~Yes, it’s real work.

~Yes, there is always more to learn.

~No, the book will not sell itself. Promotion is absolutely necessary.

#6: Describe your writing method:

Throw it on the wall and see what sticks. Outlines do not help me, although for my longer works I usually have a mental map of where I want to go. Songs and poems are gifts from the universe; short stories lure me out of my daily routine, bouncing just out of reach until they turn around and pierce my heart with their unexpected conclusions.

#7: Tips for aspiring writers:

~Learn your craft. Yes, this does mean boring old grammar. You can’t build a house until you know how to hammer a nail.

~Read and reread. The first time, read for pleasure. The second time, read to understand why it pleased you. Take notes of what worked and what didn’t, and apply the information to your own work.

~Submit to critique from strangers. Find a group or partner, either live or online, and generously share both your own work and your critiques of theirs. You’ll learn more from people you don’t have to live with.

~Write and rewrite. Do it again. Then do it over.

~The first manuscripts should probably stay in the desk drawer.

~Trust your editor.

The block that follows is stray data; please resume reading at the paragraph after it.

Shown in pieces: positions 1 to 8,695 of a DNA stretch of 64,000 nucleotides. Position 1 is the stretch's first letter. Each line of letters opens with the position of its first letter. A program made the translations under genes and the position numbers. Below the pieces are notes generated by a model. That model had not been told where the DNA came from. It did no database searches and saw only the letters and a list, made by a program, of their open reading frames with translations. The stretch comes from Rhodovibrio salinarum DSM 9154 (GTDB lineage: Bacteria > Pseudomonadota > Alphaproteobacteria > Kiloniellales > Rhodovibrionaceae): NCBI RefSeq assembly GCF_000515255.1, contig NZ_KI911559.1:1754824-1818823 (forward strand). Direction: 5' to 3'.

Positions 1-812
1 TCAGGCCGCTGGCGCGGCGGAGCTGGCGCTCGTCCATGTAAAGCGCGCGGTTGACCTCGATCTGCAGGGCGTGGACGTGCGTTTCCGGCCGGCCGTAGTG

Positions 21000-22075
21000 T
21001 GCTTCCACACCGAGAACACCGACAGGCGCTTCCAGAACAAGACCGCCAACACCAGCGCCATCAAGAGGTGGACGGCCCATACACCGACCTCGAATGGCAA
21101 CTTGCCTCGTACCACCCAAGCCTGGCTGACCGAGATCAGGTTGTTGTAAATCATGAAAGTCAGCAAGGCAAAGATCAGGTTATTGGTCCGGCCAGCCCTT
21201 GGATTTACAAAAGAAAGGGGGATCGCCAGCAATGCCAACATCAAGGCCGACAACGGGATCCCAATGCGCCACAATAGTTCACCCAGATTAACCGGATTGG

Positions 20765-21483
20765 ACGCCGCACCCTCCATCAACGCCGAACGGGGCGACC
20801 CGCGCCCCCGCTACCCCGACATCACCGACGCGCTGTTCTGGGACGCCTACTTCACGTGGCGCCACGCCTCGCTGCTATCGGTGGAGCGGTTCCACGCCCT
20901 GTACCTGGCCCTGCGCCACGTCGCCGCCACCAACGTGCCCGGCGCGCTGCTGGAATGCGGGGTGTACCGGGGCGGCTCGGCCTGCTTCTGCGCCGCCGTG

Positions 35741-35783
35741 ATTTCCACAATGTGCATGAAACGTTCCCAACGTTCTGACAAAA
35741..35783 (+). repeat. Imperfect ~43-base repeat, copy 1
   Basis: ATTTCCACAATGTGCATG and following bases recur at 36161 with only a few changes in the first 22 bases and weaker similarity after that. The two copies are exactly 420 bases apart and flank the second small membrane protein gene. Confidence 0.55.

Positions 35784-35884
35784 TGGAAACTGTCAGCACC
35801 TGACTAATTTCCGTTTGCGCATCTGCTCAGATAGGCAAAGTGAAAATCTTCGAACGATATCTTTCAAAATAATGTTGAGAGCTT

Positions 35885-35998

About Nikki’s Book Framed, a cozy mystery now available from Wild Rose Press:


  1. When a long-lost painting turns up at Brush & Bevel, a decade-old mystery is reawakened. What really happened to artist Jerry Berger and his model Abby Bingham? Was it a murder-suicide, as the police proclaim, or was it something far more sinister? Gallery owner Ginny Brent and her loyal staffers, Sue Bradley and Elsie Kimball, each take a different path to unravel the mystery. Together, their discoveries start to form a cohesive whole. But as they get closer to the solution, they discover to their horror that art is not the only thing that can be framed.


“Were they lovers?” Jenna asked, wide-eyed. “You always hear that about artists and their models.” Then she blushed.

“Oh, no! Jerry never had any interest in her as a woman.”

“But they died,” Jenna prompted, absorbed in the story.

Ginny nodded. “Ten years ago last winter. They went missing during a snowstorm. The police went nuts trying to find them. At first, everyone assumed they had just run off together, but it wasn’t like that. Mike, her husband, really stirred things up, insisting something had happened. He forced the cops to look into it.

“It took the authorities about three weeks to find them. A hunter came across them in the snow.” She looked rather sick. “The coyotes had been at the bodies, but it looked like he killed her and then himself. Mike moved out west and never came back.”

She sighed and returned to the present. “All of which means you may have a gold mine on your hands, Jenna. Let us clean it up, verify it is what I think it is. There may even be a signature under all the grease and smoke. Would you feel better if we came up with an agreement about what happens then?”

Sue and Elsie excused themselves and went to the workshop down the stairs from the gallery. “I’d forgotten he killed himself,” Sue said.